This situation occurs due to under watering and direct sun that your plant is getting more than required.

It can be rectified, but that doesn’t mean already affected leaves will turn green. However, the new leaves will grow healthy with proper care. Give the plant proper watering and 6-7 hours of indirect light.

Your spider plant has droopy, curly leaves

Spider Plant turn brown

Droopy and curled leaves are usually due to under watering the plant frequently. The leaves lose their moisture and curl due to the same.

Check the soil moisture. If the soil seems dry, then watering could be the issue. Curl and droopy leaves are the initial signs that they need water.

It would be best if you did not wait for these signs to tell you when to water your plant.

Bonus Tip:

There are a few ways to check the soil dryness:

Factors affecting the need for water

Several factors affect the water need of your spider plant. Thus, you need to understand that two different spider plants in the same room might have different watering needs.

Let us learn what these factors are and how two spider plants can have a different watering requirements.

Type of pot

Spider Plants pot

Pot types are one of the crucial aspects that usually gets ignored or are not consider important. Spider plants like to stay in a balanced environment. i.e., neither too dry nor too moist.

When you choose the right pot type, the plant benefits from the right pot type. Porous pots are perfect for your spider plants. These include:

  • Terracotta pot
  • Concrete pot
  • Wooden pot

These pots are porous and allow air circulation. The water will not stay in the soil for too long and prevent the soil from sogginess. We recommend you to plant your spider plants in any of the above-given pot types.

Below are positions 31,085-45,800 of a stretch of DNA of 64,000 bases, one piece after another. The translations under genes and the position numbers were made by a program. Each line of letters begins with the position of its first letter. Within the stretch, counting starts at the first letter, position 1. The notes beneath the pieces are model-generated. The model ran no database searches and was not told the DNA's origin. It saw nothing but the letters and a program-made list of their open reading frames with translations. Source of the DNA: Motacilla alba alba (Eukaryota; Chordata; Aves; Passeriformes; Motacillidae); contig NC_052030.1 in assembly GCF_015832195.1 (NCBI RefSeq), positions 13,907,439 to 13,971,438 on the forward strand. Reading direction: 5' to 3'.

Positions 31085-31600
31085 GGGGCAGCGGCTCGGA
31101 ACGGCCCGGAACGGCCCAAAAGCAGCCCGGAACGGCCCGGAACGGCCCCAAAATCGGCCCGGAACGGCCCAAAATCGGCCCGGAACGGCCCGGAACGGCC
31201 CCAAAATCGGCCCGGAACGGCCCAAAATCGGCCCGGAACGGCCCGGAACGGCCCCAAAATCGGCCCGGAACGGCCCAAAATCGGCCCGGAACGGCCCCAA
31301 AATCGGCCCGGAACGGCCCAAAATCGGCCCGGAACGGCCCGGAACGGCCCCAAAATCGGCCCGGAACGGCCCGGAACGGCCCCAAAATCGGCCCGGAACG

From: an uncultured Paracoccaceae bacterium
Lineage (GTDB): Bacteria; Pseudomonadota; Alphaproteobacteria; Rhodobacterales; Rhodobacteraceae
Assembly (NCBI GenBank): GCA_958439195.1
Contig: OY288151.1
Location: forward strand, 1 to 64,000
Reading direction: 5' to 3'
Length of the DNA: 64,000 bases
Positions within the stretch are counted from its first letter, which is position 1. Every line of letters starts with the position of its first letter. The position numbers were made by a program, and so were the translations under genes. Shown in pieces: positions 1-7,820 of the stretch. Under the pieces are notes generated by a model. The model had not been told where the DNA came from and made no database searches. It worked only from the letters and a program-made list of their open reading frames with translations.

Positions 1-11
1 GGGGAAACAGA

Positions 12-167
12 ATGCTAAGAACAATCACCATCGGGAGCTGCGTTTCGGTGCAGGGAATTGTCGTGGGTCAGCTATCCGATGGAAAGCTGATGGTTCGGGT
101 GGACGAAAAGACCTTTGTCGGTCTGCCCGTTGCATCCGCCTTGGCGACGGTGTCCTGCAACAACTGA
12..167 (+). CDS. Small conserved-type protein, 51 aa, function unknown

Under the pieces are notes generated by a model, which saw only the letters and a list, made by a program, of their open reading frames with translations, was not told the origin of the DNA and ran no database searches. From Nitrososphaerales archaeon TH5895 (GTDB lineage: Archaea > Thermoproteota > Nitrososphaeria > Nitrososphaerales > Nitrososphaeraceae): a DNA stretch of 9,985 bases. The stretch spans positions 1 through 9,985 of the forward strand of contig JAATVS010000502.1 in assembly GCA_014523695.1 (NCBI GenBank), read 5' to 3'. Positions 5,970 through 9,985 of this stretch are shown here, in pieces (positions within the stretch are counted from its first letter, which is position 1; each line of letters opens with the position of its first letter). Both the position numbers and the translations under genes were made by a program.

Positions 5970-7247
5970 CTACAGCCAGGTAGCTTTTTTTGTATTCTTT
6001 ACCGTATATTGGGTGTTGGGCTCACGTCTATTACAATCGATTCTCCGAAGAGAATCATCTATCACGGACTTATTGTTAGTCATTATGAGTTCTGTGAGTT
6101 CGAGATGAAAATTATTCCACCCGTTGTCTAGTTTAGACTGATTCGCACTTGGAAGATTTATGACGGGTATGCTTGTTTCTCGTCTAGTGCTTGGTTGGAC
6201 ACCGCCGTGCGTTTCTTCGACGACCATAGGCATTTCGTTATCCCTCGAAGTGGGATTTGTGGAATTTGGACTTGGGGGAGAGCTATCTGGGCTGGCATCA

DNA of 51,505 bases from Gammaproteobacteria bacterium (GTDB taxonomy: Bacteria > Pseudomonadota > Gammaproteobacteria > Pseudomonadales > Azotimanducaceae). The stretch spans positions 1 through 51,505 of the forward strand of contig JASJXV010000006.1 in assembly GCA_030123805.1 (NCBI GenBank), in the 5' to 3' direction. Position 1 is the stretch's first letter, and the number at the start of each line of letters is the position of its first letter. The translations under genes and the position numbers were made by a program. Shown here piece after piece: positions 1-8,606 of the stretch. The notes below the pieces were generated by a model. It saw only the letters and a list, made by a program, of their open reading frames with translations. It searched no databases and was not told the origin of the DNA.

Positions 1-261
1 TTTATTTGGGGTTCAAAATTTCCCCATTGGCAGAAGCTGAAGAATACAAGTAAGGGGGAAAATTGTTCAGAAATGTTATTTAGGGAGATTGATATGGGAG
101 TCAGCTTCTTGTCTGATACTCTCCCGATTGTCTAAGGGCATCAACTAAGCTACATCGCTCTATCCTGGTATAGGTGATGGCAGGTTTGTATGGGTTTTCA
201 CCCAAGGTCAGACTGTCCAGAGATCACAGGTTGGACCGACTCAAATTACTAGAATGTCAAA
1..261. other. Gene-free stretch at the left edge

Pots that retain water comparatively more from the above-given pot types are:

  • Ceramic pots
  • Glass pots
  • Metal pots

Pots that keep the soil soggy as they do not absorb water at all are:

  • Plastic pots

These pots are perfect for planters who forget to water their spider plants all the time. They also work exceptionally well as hanging planters.

If your spider plant is kept in terracotta pots, it will need frequent watering compared to plastic pots. That is because terracotta pots absorb the moisture and release it into the atmosphere, which dries up the soil quicker than plastic pots.


Spider Plant soil Propagation

Soil plays a vital role in a plant’s growth and health. The spider plants prefer well-draining soil as it will prevent the soil from remaining wet for long.

The soil mix for your spider plant should be aerated as the spider plants like even moisture. Such soil will allow air and water to flow easily and will not remain soggy for too long.

A good quality potting mix will be sufficient for your spider plants.

If the soil mix is heavy, the soil will not dry fast, and the water will get stored at lower parts of the pot, making your spider plant susceptible to root rot.

Also Read: What Kind Of Soil Is Good For Spider Plant?


Spider Plant temperature

Spider plants prefer a temperature between 55°F to 85°F. If the temperature level is ideal, the spider plants will need water less frequently.

If the temperature level is below 55°F, the soil will dry slowly and need water less frequently. Under 35°F is when the plant will hardly need water and also will hardly show any growth.

If the temperature level is above 90°F, then the water need will increase as the transpiration rate will increase during this condition.

Keeping the plant at an ideal temperature level will keep the plant healthy and growing. In this condition, the plant will need water once a week as a general rule, but you should keep a check on your plant every 4-5 days.


Season also matters in the case of the water requirement of plants. As the season changes, the cultural conditions change. The spider plant’s water needs will be different in summer and winter.

During summer, the sun is intense, the temperature level is high, and the humidity is low, which means the transpiration rate is more. The uptake of potential micronutrients is also more.

It makes it evident that your spider plant in such conditions will need water more frequently to have healthy growth and easy flow of nutrients and water.

During winter, the condition reverses, and the need for water also reverses. The plant will need water once in 2-3 weeks depending upon other factors. We recommend you to keep a check on the soil moistness once a week.


Spider Plant high hmidity

Humidity is the percentage of water vapor in the air around the plant. The spider plants prefer moderate humidity.

If the humidity level is high, the plant’s water needs may decrease as the leaves will not lose too much moisture during transpiration.